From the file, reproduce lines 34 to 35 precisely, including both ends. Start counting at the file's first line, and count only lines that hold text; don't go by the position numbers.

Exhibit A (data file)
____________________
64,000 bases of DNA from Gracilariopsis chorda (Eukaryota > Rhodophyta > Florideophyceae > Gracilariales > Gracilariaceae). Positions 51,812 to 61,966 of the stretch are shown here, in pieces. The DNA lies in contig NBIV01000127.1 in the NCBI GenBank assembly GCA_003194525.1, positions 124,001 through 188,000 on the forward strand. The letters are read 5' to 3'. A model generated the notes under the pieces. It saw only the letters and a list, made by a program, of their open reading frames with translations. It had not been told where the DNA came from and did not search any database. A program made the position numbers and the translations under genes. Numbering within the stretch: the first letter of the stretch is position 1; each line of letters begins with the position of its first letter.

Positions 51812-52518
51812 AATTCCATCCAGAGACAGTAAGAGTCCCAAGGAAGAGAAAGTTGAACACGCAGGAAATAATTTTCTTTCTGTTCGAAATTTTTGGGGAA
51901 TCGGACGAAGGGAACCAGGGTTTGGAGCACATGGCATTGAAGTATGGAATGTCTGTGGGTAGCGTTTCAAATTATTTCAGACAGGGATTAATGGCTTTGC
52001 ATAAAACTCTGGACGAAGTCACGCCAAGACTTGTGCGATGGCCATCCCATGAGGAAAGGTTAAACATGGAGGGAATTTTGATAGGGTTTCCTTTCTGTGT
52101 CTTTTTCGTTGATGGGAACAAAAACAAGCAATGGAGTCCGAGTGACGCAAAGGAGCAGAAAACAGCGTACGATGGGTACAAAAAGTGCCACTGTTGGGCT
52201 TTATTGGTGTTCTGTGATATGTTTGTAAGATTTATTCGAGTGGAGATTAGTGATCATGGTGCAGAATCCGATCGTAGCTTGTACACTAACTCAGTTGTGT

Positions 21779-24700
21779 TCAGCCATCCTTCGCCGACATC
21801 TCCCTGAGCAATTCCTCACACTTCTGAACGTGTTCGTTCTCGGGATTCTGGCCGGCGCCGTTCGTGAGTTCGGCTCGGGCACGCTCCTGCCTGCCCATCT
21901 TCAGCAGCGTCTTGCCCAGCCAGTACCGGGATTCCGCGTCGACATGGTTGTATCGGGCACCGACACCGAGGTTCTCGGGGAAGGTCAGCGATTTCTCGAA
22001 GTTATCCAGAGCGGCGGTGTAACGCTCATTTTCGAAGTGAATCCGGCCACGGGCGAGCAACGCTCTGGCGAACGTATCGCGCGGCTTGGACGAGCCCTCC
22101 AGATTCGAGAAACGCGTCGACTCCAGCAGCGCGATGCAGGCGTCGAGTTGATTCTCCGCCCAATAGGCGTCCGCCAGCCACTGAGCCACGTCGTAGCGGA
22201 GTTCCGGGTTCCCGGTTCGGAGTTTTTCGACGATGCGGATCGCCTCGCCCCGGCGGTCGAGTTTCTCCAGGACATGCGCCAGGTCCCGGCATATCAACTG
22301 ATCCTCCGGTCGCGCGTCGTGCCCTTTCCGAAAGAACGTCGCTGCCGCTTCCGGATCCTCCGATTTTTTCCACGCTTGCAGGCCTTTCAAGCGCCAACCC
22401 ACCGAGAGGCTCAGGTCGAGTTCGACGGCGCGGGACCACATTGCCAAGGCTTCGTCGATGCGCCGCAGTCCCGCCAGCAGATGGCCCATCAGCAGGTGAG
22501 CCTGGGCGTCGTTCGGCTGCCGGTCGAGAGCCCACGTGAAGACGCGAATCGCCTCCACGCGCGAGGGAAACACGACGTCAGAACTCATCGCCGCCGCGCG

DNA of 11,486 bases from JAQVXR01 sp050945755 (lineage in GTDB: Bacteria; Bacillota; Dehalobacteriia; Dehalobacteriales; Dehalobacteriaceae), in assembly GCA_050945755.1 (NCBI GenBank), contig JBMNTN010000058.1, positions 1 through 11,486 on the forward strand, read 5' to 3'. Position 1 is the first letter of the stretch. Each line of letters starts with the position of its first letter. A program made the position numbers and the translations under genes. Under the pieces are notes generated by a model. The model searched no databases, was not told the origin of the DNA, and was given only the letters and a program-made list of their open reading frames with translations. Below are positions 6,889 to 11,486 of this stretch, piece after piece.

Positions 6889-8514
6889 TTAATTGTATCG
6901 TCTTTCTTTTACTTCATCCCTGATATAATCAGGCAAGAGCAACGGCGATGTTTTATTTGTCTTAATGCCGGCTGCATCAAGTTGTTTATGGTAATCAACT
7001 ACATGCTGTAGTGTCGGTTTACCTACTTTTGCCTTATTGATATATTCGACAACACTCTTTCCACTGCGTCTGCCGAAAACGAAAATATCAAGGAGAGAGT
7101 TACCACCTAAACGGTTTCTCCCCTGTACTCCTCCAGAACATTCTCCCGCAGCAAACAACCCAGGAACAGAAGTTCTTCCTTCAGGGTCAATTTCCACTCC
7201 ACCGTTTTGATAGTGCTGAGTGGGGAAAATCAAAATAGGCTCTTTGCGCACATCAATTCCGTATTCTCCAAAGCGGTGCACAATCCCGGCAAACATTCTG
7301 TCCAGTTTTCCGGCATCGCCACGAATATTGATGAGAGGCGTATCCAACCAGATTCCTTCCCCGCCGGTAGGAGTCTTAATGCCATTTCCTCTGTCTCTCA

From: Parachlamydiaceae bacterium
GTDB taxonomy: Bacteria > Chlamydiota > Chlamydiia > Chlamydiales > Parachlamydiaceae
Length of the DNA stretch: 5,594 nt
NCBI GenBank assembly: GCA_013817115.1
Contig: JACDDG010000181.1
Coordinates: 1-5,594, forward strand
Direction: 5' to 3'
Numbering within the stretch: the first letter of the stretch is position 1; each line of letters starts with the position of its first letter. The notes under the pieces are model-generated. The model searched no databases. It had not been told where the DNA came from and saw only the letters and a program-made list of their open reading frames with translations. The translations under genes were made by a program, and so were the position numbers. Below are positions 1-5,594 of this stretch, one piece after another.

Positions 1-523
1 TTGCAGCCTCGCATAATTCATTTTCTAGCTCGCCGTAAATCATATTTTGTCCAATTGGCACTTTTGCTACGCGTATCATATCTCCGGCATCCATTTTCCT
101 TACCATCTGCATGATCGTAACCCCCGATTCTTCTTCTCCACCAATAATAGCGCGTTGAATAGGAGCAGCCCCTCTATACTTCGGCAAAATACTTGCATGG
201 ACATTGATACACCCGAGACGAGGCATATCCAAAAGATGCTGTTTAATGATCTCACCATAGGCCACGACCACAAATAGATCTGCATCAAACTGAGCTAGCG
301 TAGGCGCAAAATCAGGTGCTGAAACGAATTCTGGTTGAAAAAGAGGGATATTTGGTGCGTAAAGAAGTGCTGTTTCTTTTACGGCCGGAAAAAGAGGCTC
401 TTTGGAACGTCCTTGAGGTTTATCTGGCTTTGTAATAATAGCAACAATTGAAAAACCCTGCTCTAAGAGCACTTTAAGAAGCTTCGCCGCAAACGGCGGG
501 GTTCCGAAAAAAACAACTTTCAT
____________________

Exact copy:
Positions 1-523
1 TTGCAGCCTCGCATAATTCATTTTCTAGCTCGCCGTAAATCATATTTTGTCCAATTGGCACTTTTGCTACGCGTATCATATCTCCGGCATCCATTTTCCT